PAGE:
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Across The Great Small Biz Digital Divide
[September 20, 2005]

Across The Great Small Biz Digital Divide

TMCnet CRM Alert Columnist

A study commissioned by a satellite broadband provider has found that between 30 and 70 percent of small businesses, depending on location, do not have access to terrestial broadband.

The "Broadband Access Survey," conducted by and commissioned by Hughes Network Systems surveyed 250 small businesses. It found that of those who do not use broadband, about two in five, or 43% say that it is not available to them.

Over two-thirds of the American small businesses surveyed who do use a broadband connection say that the most important factor in its use is that it either "saves them time or helps them better service their customers," according to survey results. About 40 percent cited its ability to help them respond rapidly to online customer inquiries. High-speed Web surfing was the most important benefit for 28 percent.

The survey also found that 35 percent of small businesses that are in urban locations do not have terrestrial broadband access to the Internet, 44 percent of small businesses that are in suburban locations do not have terrestrial broadband access and a full 76 percent of small businesses in rural locations do not have terrestial broadband access to the Internet.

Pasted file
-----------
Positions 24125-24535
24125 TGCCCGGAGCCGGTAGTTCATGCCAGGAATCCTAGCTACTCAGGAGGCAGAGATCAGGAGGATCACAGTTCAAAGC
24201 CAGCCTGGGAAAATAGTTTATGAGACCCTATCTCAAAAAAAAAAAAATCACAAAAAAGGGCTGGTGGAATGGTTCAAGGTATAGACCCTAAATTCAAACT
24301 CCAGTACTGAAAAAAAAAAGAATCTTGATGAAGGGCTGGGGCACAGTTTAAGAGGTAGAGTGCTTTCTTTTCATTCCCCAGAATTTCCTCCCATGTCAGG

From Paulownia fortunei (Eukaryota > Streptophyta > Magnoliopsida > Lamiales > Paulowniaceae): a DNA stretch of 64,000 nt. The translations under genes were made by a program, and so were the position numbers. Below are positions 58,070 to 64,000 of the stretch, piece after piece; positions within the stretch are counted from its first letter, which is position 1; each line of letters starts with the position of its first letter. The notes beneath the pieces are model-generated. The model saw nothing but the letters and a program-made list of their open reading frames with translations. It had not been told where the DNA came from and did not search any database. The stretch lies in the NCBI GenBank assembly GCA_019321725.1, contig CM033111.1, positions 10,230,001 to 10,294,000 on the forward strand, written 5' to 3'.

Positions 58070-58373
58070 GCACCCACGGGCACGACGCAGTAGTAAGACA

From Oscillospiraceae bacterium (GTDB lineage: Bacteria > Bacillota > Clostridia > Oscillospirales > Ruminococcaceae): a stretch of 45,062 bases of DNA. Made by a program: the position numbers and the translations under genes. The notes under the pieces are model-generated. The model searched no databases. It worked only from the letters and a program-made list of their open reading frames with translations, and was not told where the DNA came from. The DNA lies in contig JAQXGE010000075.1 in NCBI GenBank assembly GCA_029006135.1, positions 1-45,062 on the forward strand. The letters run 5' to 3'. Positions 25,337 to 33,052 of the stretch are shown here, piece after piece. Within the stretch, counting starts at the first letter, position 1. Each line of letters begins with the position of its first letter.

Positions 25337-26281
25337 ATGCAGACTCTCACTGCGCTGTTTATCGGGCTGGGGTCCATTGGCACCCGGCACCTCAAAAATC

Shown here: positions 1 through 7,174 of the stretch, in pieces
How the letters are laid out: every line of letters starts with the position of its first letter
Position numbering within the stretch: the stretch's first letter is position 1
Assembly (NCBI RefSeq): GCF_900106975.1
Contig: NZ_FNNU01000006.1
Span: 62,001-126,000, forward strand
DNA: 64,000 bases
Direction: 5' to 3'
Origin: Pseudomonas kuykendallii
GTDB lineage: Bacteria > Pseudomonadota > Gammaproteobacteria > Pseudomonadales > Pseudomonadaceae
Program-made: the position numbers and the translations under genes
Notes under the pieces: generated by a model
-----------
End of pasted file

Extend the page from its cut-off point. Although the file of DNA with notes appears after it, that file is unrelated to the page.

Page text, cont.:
Overall, 60 percent of companies with 1-10 people do not have terrestrial broadband access to the Internet.

A group calling itself Consumers For Cable Choice charges that U.S. cable regulation has a "disproportionate impact on small business." Many small businesses, CFCC says, cannot obtain cable service because their sites in office buildings, business parks and strip malls are not wired for cable, or they "must pay substantial installation charges to receive the same level of service as residential customers."

The U.S. has fallen to 16th in the world in broadband penetration rates, CFCC claims, with the consequence that "small U.S. businesses cannot fairly compete with counterparts in Asia and Europe who are currently using technologically advanced networks to reach customers and suppliers."

"A common misperception among small business owners is that there are only two ways to get a broadband connection, cable or DSL," said Mike Cook, senior vice president of HNS. "The reality is that just about every small business in the continental US can get a broadband connection using satellite."

HNS, the sponsor of the survey, sells satellite broadband services for small business. HNS's DirecWay product is designed to provide satellite access to homes and small businesses.

Oh, by the way, if you're a Maryland resident, happy "Broadband For Everyone Week," as your Gov. Robert Ehrlich has proclaimed Sept. 19-23.


David Sims is contributing editor for TMCnet. For more articles by David Sims, please visit:

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